“How do you know?”

“Because I’m the developer.” She lights another hero.

“Then why…?”

“Because they don’t need me anymore. They never liked me much anyway. I started out believing in pure science. Never interested in commerce or politics. But after the purges, I was one of the only people still alive who could do the neuro-programming. Until now.”

I quietly evaluate. Time is everything. I sense an adrenaline reaction, but can’t trace its cause.

“Maybe it’s not such a bad thing,” she says, “to die tonight. This confounding itch to live, in spite of everything, it’s exhausting.”

“You’re not going to die tonight,” I say. I still believe it.

She says, “You’ve heard of Lisbon, of course.”

“Lisbon is a myth.” The word alone makes my belly churn. Scripture could be written, but hasn’t. People have disappeared after saying its name.

“That’s what they’ll have told you. But I assure you it’s real. And I guess that’s why they’ve finally tracked me down and sent you.”

“The State would have never allowed it to exist.”

“Don’t be a fool,” she says, smiling. “It belongs to the State, or it did. It’s the State’s delinquent runaway child. The State sponsored it and chose its victims. I wrote it. With two other programmers. We were just teenagers at the time. It was meant to be set loose on the Pious Eastern Bloc. To scuttle their uranium enrichment programs. But after it did, it got into the wild. It mutates flawlessly. It destroys its targets without being detected. And everything is its target. It’s mutating now and beginning to infiltrate pre-digital analogue systems.”

She looks to her left, out of the window, onto the lightless nighttime city.

“You may be old enough to remember when the city was lit up at night,” she says. “Lisbon ended that. Worldwide. No more electrical grids. No more energy extraction or refinement. No distribution networks. No hospitals. No law enforcement. No mass communications. Technology is dead. Lisbon killed it. The virus is so entrenched, so cryptographically perfect, that they can’t find it to quarantine or kill it. It’s woven into the macrocosm. The leaves of trees. Fish in the sea. The clouds. The air we breathe. Put a finger to your throat. Feel the pulse. There it is. That’s the Lisbon virus. Maybe that’s why they call it a myth.”

“You’re wrong,” I say. She has to be.

The phone rings in the adjacent room. My room. The only working telephone for tens of square miles. She pulls on her cigarette and exhales.

“Change of plans,” she says.

I leave her and go to my room. The phone rings like a toothache. I answer.



It’s the familiar voice of the stranger, calling from Central. The telex machine rattles in the background.

“She’s in her room smoking,” I say.

“Is she compliant?”

“Compliant? In what way? I haven’t asked her to do anything yet.”

There is silence on the line again. The invincible weapon of absolute authority.

“Take her to your car.”


“There will be instructions in the glove box.”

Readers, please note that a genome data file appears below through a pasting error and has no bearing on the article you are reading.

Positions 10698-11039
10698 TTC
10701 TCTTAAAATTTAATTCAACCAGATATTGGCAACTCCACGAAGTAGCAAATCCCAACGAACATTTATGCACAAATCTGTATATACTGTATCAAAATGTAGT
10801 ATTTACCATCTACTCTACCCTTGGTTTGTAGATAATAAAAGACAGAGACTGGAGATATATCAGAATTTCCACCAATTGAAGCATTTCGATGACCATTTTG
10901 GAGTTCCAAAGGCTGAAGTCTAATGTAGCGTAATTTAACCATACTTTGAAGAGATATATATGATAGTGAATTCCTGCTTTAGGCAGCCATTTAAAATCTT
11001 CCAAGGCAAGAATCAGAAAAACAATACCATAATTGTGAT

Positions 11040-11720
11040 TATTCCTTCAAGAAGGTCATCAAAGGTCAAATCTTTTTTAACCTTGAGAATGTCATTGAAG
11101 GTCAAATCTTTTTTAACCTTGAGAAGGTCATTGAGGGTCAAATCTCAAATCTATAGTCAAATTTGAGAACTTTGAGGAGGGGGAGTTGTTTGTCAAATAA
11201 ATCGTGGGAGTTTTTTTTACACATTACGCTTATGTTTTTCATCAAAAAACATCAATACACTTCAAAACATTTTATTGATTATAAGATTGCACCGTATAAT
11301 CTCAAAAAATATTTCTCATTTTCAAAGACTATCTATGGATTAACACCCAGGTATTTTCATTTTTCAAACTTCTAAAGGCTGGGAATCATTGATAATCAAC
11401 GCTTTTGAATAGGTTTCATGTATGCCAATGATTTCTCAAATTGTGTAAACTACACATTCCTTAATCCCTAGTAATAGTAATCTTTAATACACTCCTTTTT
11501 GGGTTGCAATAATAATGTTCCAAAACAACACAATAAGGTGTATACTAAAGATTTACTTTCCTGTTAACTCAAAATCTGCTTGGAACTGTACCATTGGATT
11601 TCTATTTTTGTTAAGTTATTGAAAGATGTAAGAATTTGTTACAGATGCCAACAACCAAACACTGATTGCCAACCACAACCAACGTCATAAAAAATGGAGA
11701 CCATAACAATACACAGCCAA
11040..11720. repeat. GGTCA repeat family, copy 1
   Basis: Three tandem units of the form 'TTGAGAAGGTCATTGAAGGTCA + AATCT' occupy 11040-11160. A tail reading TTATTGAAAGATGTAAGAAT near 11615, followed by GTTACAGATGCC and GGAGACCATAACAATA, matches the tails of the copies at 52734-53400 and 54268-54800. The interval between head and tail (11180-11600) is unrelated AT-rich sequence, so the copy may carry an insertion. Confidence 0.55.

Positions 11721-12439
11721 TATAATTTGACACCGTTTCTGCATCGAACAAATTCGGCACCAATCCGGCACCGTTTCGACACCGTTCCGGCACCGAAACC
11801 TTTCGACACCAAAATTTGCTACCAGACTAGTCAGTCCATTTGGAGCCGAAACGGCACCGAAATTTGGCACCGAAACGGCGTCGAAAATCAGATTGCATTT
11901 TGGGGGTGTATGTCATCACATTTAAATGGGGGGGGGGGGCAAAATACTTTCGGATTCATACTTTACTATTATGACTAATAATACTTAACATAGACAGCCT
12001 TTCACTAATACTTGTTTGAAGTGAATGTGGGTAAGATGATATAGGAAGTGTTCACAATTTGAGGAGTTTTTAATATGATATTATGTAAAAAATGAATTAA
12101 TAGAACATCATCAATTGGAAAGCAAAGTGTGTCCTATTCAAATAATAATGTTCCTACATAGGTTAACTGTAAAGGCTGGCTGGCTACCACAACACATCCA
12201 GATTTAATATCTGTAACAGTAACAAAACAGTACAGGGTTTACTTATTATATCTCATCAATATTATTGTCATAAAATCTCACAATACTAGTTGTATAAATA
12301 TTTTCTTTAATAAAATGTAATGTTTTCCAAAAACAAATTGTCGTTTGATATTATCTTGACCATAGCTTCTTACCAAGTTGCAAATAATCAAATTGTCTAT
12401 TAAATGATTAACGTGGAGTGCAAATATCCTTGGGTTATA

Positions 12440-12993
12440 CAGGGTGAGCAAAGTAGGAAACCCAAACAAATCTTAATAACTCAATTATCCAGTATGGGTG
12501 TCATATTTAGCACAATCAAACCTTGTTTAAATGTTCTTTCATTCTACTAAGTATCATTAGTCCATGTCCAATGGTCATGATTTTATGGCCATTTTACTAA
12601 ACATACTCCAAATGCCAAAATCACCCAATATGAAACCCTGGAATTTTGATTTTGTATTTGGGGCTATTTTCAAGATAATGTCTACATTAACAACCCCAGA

I hesitate, then say, “Does she die tonight?”

“Time is everything.”

I hesitate again. Fully aware that this much hesitation is lethal. No textbook says so. It is never mentioned in a lecture. It is simply assumed. It is supposed. It is resolutely rumoured. One never returns from so much hesitation, to tell his story.

“Time is everything,” I finally reply, expecting to hear the distant click of a receiver returned to its cradle. But I do not. And I dare not ring-off first. Another unwritten rule.


“Complete your assignment as instructed,” says the stranger.

Then there is the click of his receiver. I hang up also. And look out of the window at the black void of the city. The window is no longer open. I look around for someone. I hear a footstep in the hall. I run out. There is no one. I go into 607. My eyes take time adjusting to the darkness. I see the red glow at the end of a hero illuminate the area round Rachel Kalpar. It’s amazing how bright.

“Instructions in the glove box?” she says.


“But now you’re conflicted. You feel almost defiant.”

She’s reading my mind. If what she says is true, then she’s reading her own book.

“We can drive away,” I say. “In the opposite direction. Away from the abandoned field. I don’t need to read the instructions in the glove box.”

I stop for a moment.

“Is that the quirk in the encoding process talking?” I ask. “Or is it me?”

“I hear only you speaking.”

“I feel sick,” I say.

I run out into the hall and vomit. I fall to the floor. I remember convulsions. My teeth grinding. My body tightening into a ball.

When I come to, the lights are on in the hall. They’re blinding. A man in a black suit crouches next to me, checking my pulse. Another shines a penlight into each of my eyes. I reach for my gun. It’s gone.

“Normal,” one of them says. “He’ll survive.”

“That’s a funny way to put it,” says the other, and they both laugh.

“That’s enough,” says Rachel Kalpar, dismissing the two of them. She stands over me, blocking a ceiling light. “You’re a failed experiment,” she says. “A disappointment.”

“I don’t understand,” Is say.

“Understanding’s a luxury,” Kalpar says, and walks away.


4 thoughts on “Lisbon

  1. Rod Serling and Aldous Huxley were just guys that tapped away at the keys. Not so much to inform, but to direct your attention to the man over there wearing an ill fitting suit and dirty runners. I saw the bottoms of those dirty sneakers leaving around the corner at full scurry. The little man that avoids sunlight, lest we get a clear look at him. The compliance officer is happily free from thought. Almost giddy to serve, and deliver the guilty that err by experimenting with Free Will.
    Time is everything